Practically the first thing a budding gardener (at least in the US) learns is their USDA winter hardiness zone. Based on average winter low temperatures, hardiness zones have many flaws but are still a very useful tool in figuring out what plants can and cannot survive your particular winters.
Right after learning about winter hardiness zones, we generally hear about microclimates – the idea that small precise locations within our garden may be, sometimes significantly, warmer or colder (or wetter or drier) than the surrounding climatic norms. The most pronounced producer of microclimates in most people’s gardens is their house – the sunny southern and western walls in particular can be markedly warmer than the rest of your yard. If you have hills, you also get frost pockets in low lying areas and warm south-facing hill sides.
But just how much warmer ARE your microclimates? I used to live in a drafty, poorly insulated nearly 100 year old house which had VERY warm microclimates all around it because all the heat my furnace put out was rapidly leaking out into the outside world. Great for growing plants that normally wouldn’t take my winters, but oh, the heating bills! A modern, well insulated house leaks a lot less heat out into the garden. Over time in a garden, you can learn by trial and error just how far you can push growing tender plants in warm microclimates by planting things and watching them die or survive. But there is an easier and faster way to figure out your microclimates. Collect some actual data, getting firm numbers of how warm and cold different parts of your yard are.
I’m heading into the first winter in a new garden, and getting ready to deploy a handful of cheap mechanical min-max thermometers. I’m placing one out in the open, the others against the south wall of a shed and other places I think should prove to be warm microclimates. Out they go, and after particularly cold weather – or just in the spring – I can check the different minimum temperatures they’ve recorded. A few degrees differences isn’t worth worrying about, but get to 10 degree differences, and you are talking a whole winter hardiness zone warmer.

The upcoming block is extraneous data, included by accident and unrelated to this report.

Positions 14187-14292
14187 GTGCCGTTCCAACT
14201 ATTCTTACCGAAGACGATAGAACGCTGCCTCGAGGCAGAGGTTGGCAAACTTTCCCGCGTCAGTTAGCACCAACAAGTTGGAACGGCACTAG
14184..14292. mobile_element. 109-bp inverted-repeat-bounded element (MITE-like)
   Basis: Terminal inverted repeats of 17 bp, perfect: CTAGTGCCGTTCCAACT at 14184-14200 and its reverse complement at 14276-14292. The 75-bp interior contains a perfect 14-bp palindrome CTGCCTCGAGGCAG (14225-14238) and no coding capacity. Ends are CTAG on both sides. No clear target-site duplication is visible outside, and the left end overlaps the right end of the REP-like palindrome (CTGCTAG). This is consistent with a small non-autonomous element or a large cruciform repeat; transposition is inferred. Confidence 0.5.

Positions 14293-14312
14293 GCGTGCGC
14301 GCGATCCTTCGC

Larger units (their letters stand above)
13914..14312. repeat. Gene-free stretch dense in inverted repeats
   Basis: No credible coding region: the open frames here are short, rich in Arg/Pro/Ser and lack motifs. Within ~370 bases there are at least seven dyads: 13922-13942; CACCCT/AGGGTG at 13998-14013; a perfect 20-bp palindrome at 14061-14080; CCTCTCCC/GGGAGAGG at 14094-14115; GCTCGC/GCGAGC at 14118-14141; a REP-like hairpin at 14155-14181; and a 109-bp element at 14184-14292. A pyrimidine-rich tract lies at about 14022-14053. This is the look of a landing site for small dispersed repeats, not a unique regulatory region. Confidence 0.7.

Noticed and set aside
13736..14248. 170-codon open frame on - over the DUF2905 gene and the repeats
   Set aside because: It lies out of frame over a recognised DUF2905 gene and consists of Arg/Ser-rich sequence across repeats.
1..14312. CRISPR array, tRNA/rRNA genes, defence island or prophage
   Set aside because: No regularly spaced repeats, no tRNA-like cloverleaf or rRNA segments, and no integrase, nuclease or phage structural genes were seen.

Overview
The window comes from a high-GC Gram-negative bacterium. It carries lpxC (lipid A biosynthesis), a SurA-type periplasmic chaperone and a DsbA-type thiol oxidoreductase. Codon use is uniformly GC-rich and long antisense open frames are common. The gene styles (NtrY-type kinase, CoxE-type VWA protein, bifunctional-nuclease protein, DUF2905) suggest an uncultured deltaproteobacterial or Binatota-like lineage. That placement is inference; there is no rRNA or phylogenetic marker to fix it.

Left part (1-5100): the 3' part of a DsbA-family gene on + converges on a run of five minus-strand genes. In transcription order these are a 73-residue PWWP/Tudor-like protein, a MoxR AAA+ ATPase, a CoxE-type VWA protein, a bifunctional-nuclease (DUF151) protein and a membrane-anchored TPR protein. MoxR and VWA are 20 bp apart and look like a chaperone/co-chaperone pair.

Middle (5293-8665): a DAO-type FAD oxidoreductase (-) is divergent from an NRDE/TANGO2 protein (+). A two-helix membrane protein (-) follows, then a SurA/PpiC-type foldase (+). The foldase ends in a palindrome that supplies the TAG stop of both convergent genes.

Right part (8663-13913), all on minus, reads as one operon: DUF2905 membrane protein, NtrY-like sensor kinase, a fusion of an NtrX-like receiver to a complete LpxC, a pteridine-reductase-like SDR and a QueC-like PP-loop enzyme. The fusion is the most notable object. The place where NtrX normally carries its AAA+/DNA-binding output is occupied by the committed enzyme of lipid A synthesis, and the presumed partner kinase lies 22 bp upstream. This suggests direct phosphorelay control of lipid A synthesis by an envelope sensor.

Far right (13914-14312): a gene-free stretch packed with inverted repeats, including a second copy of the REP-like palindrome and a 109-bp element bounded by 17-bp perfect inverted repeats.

In addition to comparing different locations in my garden, I also like to compare the actual temperatures I’m recording with those from local official weather stations (to do that, just go to www.weather.gov, enter your zip code, and then click “3 day history” on the right side of the screen). The zone map is created based on readings from weather stations like these, and if your particular yard is consistently showing temps warmer or colder than the local official readings (provided, of course, your thermometers are accurate), you should adjust your winter hardiness zone accordingly.
Finally, a min-max thermometer is a great way to test various winter protection methods. Tender plants can be insulated with a thick layer of leaves or (my favorite) cut conifer branches or even styrofoam boxes. How well do these protections work in your garden? Tuck a thermometer in with the plant before you cover it and then, come spring, check the minimum temperature it recorded against what you saw in the open air. Again, a difference of 10 degrees Fahrenheit corresponds to a whole winter hardiness zone warmer, giving you real actionable information about what you might be able to over-winter with the help of different sorts of insulation.
It is worth reiterating that minimum winter temperature is only one of a myriad of factors that go into winter hardiness, moisture, duration of cold, health of plants, and even summer heat matter as well, but winter lows are important, and it can be easily and precisely measured. So why not get some numbers on it so you can have a better idea of just what tender plants you can get away with in your various microclimates? A few thermometers is a lot cheaper than putting out a bunch of rare perennials and having them freeze out on you.